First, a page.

legacy /8

David Conrad drc at virtualized.org
Sun Apr 4 13:24:36 CDT 2010


On Apr 3, 2010, at 10:46 PM, Michael Dillon wrote:
> If "every significant router on the market" supported IPv6 five years ago,We need more of the spirit of the old days of networking when people building UUCP, and Fidonet and IP networks did less complaining about "vendors" and made things work as best they could.

You're joking, right?

You don't think that perhaps the fact that the Internet is seen as a critical piece of the telecommunications infrastructure on which national economies have become increasingly dependent and that people pay real money for and expect to operate 24x7x365 with full support might have something to do with why things are a bit different then when a tiny number of highly technical folks were playing around?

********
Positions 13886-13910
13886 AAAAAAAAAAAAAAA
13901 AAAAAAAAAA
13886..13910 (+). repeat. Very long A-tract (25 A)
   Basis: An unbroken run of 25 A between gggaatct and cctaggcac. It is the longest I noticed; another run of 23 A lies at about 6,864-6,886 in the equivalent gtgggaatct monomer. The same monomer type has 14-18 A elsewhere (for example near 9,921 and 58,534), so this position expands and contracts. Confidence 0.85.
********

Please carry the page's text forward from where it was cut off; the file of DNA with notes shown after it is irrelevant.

> The fact is that lack of fastpath support doesn't matter until IPv6
> traffic levels get high enough to need the fastpath.

Yeah, fortunately, the fact that your router is burning CPU doing IPv6 has no impact on stuff like BGP convergence.

> Today we need to get more complete
> IPv6 coverage. And if management and monitoring work fine on IPv4 and
> networks are dual-stacked, why change?

Because things break?

> Do you have an actual example of a vendor, today, charging a higher license
> fee for IPv6 support?

Others have pointed this out.

>> the *additional* cost and effort to the isp of fullly deploying
>> dual-stack is still non-trivial.  this is mightily off-pissing.
> 
> Nobody promised you a free lunch. In any case, the investment required to
> turn up IPv6 support is a lot less than the cost of carrier grade NAT. And
> the running costs of IPv6 are also lower,

Can you provide pointers to these analyses?  Any evidence-backed data showing how CGN is more expensive would be very helpful.

Regards,
-drc







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